Restaurants are closing. Trump banned shipments from Europe and Asia so now the Sushi and Japanese Steak houses are closing down because they can't get their shipments of seafood for Sushi and hibachi grill. I got family members who work in one and they were getting by paycheck to paycheck.

I heard the Cornavirus has a 97% survival rate unless one is over 70.

"I drank what?" - <a href="">Socrates</a&gt after drinking the Conium
dude. by aphrael (4.00 / 3) #7 Tue Mar 17, 2020 at 01:36:57 PM EST
estimates are 60-70% will get infected before transmission slows down, if we do nothing to interrupt it.

at a 3% fatality rate that's ... 7 million americans.

luckily the overall fatality rate seems to be lower than 3%, probably closer to 1%. which is still more than 2 million americans.

but the fatality rate is not the problem.

the problem is that around 15% of cases need hospitalization, and most of the people who need hospitalizaiton will only survive with supportive care.

but we don't have 36 million hospital beds.

which means if we don't flatten the curve the fatailty rate goes up.
If television is a babysitter, the internet is a drunk librarian who won't shut up.

[ Parent ]
How long by Orion Blastar (2.00 / 0) #9 Tue Mar 17, 2020 at 04:47:21 PM EST
must we be in isolation quarantine before this blows over?

A lot of restaurant employees are going to loose their jobs and their houses. Not to mention children out of school needing constant attention. 

"I drank what?" - <a href="">Socrates</a&gt after drinking the Conium
[ Parent ]
how long by aphrael (2.00 / 0) #12 Wed Mar 18, 2020 at 03:00:29 PM EST
my guess is 2 months.

and yes this is going to destroy the economy.
If television is a babysitter, the internet is a drunk librarian who won't shut up.

[ Parent ]
Here is a simulator of the Cornonavirus by Orion Blastar (2.00 / 0) #4 Tue Mar 17, 2020 at 12:18:22 AM EST
<a href=""></a>

Notice that people recover from it, about 97% survive and 3% die.

A fallacy about it is that say someone gave you 100 Skittles and told you 3 of them are poison that will kill you. Would you eat the Skittles?

"I drank what?" - <a href="">Socrates</a&gt after drinking the Conium
The good news is... by ObviousTroll (4.00 / 1) #5 Tue Mar 17, 2020 at 01:21:08 PM EST
there are signs that anti-malarial drugs both help treat COVID-19 and, possibly, may help prevent it. If that proves true, we could see a much quicker end to this than currently seems likely. 

An Angry and Flatulent Pig, Trying to Tie Balloon Animals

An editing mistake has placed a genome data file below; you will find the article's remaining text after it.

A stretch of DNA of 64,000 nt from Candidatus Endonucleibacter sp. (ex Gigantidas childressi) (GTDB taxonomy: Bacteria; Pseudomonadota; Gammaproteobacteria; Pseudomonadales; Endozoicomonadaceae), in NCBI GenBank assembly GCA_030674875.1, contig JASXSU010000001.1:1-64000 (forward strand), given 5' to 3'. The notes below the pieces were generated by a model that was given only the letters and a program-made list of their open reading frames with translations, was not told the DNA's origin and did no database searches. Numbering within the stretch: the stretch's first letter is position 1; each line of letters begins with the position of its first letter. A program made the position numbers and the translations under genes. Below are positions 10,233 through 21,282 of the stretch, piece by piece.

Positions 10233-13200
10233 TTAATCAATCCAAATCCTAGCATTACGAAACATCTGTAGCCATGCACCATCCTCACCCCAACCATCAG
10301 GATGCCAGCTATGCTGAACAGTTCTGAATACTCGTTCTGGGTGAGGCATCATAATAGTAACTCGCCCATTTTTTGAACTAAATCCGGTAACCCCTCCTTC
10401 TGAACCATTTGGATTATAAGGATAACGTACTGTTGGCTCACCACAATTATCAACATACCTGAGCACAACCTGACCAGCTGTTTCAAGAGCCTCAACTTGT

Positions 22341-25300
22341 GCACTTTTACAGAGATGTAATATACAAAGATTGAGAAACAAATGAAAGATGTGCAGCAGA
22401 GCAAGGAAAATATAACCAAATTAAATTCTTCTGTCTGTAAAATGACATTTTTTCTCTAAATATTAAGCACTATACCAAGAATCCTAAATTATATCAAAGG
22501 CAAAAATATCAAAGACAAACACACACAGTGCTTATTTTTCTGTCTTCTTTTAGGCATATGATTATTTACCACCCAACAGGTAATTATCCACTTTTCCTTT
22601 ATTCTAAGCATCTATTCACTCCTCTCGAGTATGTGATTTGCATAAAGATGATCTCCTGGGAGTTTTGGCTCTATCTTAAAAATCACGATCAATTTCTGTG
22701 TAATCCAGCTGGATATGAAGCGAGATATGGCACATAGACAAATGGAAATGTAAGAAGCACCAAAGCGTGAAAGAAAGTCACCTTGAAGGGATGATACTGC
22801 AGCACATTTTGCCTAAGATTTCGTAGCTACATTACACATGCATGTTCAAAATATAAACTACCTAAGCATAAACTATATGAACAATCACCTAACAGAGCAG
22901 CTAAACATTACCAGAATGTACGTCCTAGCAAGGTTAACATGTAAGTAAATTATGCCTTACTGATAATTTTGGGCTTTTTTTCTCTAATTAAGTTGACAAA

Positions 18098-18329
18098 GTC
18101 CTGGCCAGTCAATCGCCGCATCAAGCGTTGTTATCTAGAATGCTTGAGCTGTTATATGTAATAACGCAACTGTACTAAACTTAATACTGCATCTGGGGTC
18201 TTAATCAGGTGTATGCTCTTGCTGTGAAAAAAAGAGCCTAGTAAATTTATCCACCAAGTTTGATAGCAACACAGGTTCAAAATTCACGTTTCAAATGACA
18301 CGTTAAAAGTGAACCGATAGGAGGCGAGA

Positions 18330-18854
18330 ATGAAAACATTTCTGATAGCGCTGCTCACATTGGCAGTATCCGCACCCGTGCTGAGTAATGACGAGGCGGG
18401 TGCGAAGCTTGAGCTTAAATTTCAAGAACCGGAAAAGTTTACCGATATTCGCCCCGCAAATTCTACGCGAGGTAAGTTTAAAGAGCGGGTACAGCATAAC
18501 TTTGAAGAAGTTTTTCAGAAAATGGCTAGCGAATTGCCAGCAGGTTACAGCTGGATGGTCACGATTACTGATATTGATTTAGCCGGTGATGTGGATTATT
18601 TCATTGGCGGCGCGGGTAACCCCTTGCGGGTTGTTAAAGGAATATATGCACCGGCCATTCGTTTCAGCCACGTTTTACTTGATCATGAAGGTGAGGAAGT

i live in the bay area by aphrael (4.00 / 1) #6 Tue Mar 17, 2020 at 01:33:46 PM EST
it's fairly clear we had community spread six weeks ago, wihch means by the time anyon enoticed the problem, we had no choice but to follow a flatten the curve approach.

in my city it's now illegal to be out and about for anything other than essential purposes (although it is allowed ot go on exercise walks as long as you stay away from people).
If television is a babysitter, the internet is a drunk librarian who won't shut up.

Save toilet paper use your hand and soap and water by Orion Blastar (2.00 / 0) #8 Tue Mar 17, 2020 at 04:44:06 PM EST
<a href=""></a>

"I drank what?" - <a href="">Socrates</a&gt after drinking the Conium
Taleb of Black Swan fame by marvin (4.00 / 1) #10 Tue Mar 17, 2020 at 11:32:58 PM EST
A full lockdown like China and San Fran is looking like the way to go.

Taleb ripped into a paper from Imperial College which received a lot of press on Tuesday.

A branch of our firm has around 400 hotel and restaurant workers (maybe 800 seasonal peak). We're closing at least one hotel, paring back the rest, and probably shutting down the restaurants.

If Taleb is right (and he nailed it in January), then we're far better off enduring three weeks of shutdown instead of this ineffective social distancing.

Three weeks of zero revenue is a lot better than three months of 20% of normal revenues. It will be a lot easier on low paid staff, and make it more likely that many restaurant businesses will survive.

Looks like Maryland will lock down before Monday. by wumpus (2.00 / 0) #15 Sat Mar 21, 2020 at 01:46:01 PM EST
It will only work if you can prevent *everyone* positive from re-entering the now clean area. Otherwise you have to go through with another lockdown. I suspect it might work in your area (probably easy enough to test visitors). It worked in China because they could force any area to do it when necessary. I doubt it will work in San Fran because anyone infected can drop by from any nearby "live free and die" area. Similarly if my area is locked down.

If they really think we can have adequate testing and ICU rooms after two weeks, that might be something. But nothing tells me that they are willing to do anything beyond locking down areas.


[ Parent ]
They are locking down areas by Orion Blastar (2.00 / 0) #17 Sun Mar 22, 2020 at 01:15:36 AM EST
restaurants can stay open as long as they are drive through or carry out curb service.

Everyone is supposed to get a $1000 check based on their 2018 taxes.

"I drank what?" - <a href="">Socrates</a&gt after drinking the Conium
[ Parent ]
Coronavirus thoughts: protect the vulnerable for 1-2 years | 19 comments (19 topical, 1 hidden)